Antalya, Turkey

Antalya is a city on the Mediterranean coast of southwestern Turkey. It is Turkey's biggest international sea resort, located on the Turkish Riviera.
In 2011 the city had a population of 964,886 and the metropolitan municipality 1,041,972.
In 2012, Antalya became the third most visited city in the world by number of international arrivals, ranking behind Paris and London, respectively. Antalya previously ranked fourth in the world in 2010[4] and 2011, with over 10.5 million visitors in 2011.
The city was founded as "Attaleia" (Greek: Αττάλεια), named after its founder Attalos II, king of Pergamon. This name, still in use in Greek, later mutated in Turkish as Adalia and then Antalya. Attaleia was also the name of a festival at Delphi[8] and Attalis (Greek: Ἀτταλίς) was the name of an old Greek tribe at Athens.
It is uncertain when the site of the current city was first inhabited. Attalos II, king of Pergamon, is believed to have founded the city around 150 BC, naming it Attalia and selecting it as a naval base for his powerful fleet. However, excavations in 2008 in the Doğu Garajı district have uncovered remains dating to the 3rd century BC, suggesting that the city was founded earlier than previously supposed. Antalya became part of the Roman Republic in 133 BC when King Attalos III of Pergamon willed his kingdom to Rome at his death. The city grew and prospered during the Ancient Roman period.[citation needed]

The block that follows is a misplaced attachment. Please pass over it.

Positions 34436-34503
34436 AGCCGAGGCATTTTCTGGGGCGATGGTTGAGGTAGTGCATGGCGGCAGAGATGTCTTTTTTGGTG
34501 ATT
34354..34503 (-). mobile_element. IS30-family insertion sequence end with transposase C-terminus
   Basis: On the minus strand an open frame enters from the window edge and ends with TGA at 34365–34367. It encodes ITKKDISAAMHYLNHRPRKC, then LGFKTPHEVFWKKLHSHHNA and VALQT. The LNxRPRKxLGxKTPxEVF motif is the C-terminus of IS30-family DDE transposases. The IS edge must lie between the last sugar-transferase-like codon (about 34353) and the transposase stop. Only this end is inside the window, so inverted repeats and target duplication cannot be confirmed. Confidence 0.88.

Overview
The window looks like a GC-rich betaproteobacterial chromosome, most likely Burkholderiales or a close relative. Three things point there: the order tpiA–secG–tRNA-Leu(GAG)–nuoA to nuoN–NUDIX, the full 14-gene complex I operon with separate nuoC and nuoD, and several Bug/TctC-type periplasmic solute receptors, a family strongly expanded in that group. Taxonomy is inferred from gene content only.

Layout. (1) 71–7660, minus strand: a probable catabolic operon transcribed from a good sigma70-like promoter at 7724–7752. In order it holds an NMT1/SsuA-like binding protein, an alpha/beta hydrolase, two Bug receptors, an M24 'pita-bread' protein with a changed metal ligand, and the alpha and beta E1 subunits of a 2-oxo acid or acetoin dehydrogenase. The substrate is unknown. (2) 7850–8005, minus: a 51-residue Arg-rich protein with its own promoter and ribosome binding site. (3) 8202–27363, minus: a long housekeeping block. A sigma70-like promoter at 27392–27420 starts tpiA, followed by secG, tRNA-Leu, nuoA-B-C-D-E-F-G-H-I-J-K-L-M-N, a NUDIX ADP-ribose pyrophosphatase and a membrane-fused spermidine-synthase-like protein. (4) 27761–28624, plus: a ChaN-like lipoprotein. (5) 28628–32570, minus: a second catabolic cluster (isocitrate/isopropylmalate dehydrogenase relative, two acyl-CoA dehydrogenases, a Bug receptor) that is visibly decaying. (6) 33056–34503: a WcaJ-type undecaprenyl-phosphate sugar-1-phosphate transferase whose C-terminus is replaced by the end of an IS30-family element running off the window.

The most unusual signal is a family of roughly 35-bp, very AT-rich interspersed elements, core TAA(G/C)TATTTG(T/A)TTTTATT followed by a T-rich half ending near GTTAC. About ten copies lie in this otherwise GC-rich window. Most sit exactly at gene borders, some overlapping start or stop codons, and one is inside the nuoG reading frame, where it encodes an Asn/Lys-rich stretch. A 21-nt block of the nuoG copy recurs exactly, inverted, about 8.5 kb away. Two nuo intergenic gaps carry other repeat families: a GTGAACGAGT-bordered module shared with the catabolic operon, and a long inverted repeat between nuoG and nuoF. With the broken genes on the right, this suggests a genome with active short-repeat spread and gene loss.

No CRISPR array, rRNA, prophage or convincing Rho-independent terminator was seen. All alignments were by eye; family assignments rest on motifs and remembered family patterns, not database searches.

Christianity started to spread in the region after 2nd century. Antalya was visited by Paul of Tarsus, as recorded in the Acts of the Apostles: "From Perga, Paul and Barnabas went down to Attalia and sailed from there to Antioch after preaching in Pisidia and Pamphylia" (Acts 14:25-26). The ruins of the 13th-century Selcuk mosque at Attalia was previously a Christian Byzantine basilica from the 7th century. The Great Mosque had also been a Christian basilica and the Kesik Minare Mosque had been the 5th century Christian Church of the Panaghia or Virgin and was decorated with finely carved marble. The archaeological museum at Attalia houses some sarcophagi and mosaics from nearby Perga and a casket of bones reputed to be those of St. Nicholas,[citation needed] the bishop of Myra, further down the Turquoise coast.


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